Idris2 does not have syntax blocs (like in Idris1) or mixfix operators (like in Agda). Instead, it expands on the abilities of infix operators to enable library designers to write Domain Specific Languages (DSLs) while keeping error messages under control.

Because operators are not linked to function definitions, they are also part of the file namespacing and follow the same rules as other defintions.


Operators can and will make some code less legible. Use with taste and caution. This document is meant to be mainly used by library authors and advanced users. If you are on the fence about using operators, err on the side of caution and avoid them.


Before we jump into the fancy features, let us explain how operators work for most users.

When you see an expression

1 + n

It means that there is a function (+) and a fixity declaration in scope. A fixity for this operator looks like this

infixl 8 +

It starts with a fixity keyword, you have the choice to use either infixl, infixr, infix or prefix.

infixl means the operator is left-associative, so that successive applications of the operator will bracket to the left: n + m + 3 + x = (((n + m) + 3) + x)`. Similarly, infixr is right-associative, and infix is non-associative, so the brackets are mandatory. Here, we chose for + to be left-associative, hence infixl.

The number after the fixity indicate the precedence level of the operator, that is, if it should be bracketed before, or after, other operators used in the same expression. For example, we want * to take precedence over + we write:

infixl 9 *

This way, the expression n + m * x is correctly interpreted as n + (m * x).

Fixity declarations are optional and change how a file is parsed, but you can use any function defined with operator symbols with parenthesis around it:

-- those two are the same
n + 3
(+) n 3

Because fixities are separated from the function definitions, a single operator can have 0 or multiple fixity definitions. In the next section, we explain how to deal with multiple fixity definitions.

Fixity & Precedence Namespacing

Sometimes it could be that you need to import two libraries that export conflicting fixities. If that is the case, the compiler will emit a warning and pick one of the fixities to parse the file. If that happens, you should hide the fixity definitions that you do not wish to use. For this, use the %hide directive, just like you would to hide a function definition, but use the fixity and the operator to hide at the end. Let’s work through an example:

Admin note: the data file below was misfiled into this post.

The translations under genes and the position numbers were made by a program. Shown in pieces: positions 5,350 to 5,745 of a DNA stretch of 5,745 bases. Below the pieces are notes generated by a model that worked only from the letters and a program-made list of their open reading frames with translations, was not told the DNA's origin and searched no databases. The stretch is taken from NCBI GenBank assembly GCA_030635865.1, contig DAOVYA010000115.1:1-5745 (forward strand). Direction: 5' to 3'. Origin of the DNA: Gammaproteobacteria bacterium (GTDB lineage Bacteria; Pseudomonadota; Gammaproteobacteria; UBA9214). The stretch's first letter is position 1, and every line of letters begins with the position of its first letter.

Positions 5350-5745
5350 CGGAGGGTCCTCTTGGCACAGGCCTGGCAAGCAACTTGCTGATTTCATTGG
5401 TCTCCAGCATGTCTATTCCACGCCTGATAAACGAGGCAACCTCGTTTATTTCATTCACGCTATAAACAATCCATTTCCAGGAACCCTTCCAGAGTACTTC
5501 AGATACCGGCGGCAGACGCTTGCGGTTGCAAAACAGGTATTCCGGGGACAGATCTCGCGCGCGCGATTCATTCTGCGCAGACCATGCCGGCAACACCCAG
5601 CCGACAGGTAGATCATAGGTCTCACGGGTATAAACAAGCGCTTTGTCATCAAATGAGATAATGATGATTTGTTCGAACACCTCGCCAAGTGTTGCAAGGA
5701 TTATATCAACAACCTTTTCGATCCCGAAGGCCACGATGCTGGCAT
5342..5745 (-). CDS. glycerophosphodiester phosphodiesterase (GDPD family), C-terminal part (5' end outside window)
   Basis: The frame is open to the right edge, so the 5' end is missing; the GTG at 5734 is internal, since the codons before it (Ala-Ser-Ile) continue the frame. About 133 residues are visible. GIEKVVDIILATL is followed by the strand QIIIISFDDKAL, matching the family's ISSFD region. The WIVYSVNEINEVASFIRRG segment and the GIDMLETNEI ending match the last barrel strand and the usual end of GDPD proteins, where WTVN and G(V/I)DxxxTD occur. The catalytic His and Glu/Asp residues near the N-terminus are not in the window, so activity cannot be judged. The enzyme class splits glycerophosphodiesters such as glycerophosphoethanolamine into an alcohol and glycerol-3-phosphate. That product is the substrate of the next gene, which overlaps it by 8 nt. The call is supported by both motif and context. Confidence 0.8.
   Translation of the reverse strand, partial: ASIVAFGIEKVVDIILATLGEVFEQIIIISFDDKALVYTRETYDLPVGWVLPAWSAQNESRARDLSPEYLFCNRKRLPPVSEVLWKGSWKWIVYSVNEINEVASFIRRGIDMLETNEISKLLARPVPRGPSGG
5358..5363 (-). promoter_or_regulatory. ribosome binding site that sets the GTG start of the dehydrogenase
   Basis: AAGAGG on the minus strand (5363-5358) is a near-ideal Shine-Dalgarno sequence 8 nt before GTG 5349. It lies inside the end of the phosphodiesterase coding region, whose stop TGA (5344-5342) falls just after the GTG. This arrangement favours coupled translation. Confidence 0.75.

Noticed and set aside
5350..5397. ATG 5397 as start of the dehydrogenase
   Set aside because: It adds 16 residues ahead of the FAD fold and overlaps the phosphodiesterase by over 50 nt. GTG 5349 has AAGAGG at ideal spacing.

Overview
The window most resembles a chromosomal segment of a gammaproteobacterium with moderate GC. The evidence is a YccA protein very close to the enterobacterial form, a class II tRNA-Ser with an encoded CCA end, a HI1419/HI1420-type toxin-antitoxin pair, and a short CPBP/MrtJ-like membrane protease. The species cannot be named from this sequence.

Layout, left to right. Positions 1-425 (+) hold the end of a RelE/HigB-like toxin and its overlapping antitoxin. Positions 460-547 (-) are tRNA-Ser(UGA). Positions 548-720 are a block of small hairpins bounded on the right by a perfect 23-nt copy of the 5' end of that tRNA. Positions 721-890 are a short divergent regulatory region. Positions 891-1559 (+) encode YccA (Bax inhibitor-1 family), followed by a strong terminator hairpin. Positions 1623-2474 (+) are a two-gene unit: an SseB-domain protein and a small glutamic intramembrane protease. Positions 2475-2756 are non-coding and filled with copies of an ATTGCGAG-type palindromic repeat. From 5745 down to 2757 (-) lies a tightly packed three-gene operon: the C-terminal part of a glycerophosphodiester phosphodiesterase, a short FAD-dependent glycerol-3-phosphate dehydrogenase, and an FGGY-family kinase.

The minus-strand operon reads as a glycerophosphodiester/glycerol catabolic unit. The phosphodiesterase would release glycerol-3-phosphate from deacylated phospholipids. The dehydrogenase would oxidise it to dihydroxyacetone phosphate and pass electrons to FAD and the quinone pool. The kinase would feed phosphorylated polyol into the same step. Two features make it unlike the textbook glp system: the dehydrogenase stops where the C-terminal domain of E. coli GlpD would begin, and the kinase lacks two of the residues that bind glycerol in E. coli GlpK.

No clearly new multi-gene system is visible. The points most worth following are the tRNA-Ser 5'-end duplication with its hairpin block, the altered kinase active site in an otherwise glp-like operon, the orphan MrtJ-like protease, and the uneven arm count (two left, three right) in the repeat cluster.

module A
export infixl 8 -
module B
export infixr 5 -
module C

import A
import B

test : Int
test = 1 - 3 - 10

This program will raise a warning on the last line of module C because there are two conflicting fixities in scope. Should we parse the expression as (1 - 3) - 10 or as 1 - (3 - 10)? In those cases, you can hide the extra fixity you do not wish to use by using %hide:

module C

import A
import B

%hide A.infixl.(-)

test : Int
test = 1 - 3 - 10 -- all good, no error

In which case the program will be parsed as 1 - (3 - 10) and not emit any errors.

Export modifiers on fixities

Just like other top-level declarations in the language, fixities can be exported with the export access modifier, or kept private with private.

A private fixity will remain in scope for the rest of the file but will not be visible to users that import the module. Because fixities and operators are separate, this does not mean you cannot use the functions that have this operator name, it merely means that you cannot use it in infix position. But you can use it as a regular function application using brackets. Let us see what this looks like

module A

private infixl &&& 8

-- a binary function making use of our fixity definition
(&&&) : ...
module B

import A

main : IO ()
main = do print (a &&& b) -- won't work
          print ((&&&) a b) -- ok

In what follows, we have two examples of programs that benefit from declaring a fixity private rather than export.

Private record fixity pattern

Private fixity declarations are useful in conjuction with records. When you declare a record with operators as fields, it is helpful to write them in infix position. However, the compiler will also synthesize a projection function for the field that takes as first argument the a value of the record to project from. This makes using the operator as a binary infix operator impossible, since it now has 3 arguments.

infixl 7 <@>

record SomeRelation (a : Type) where
  (<@>) : a -> a -> Type
  -- we use the field here in infix position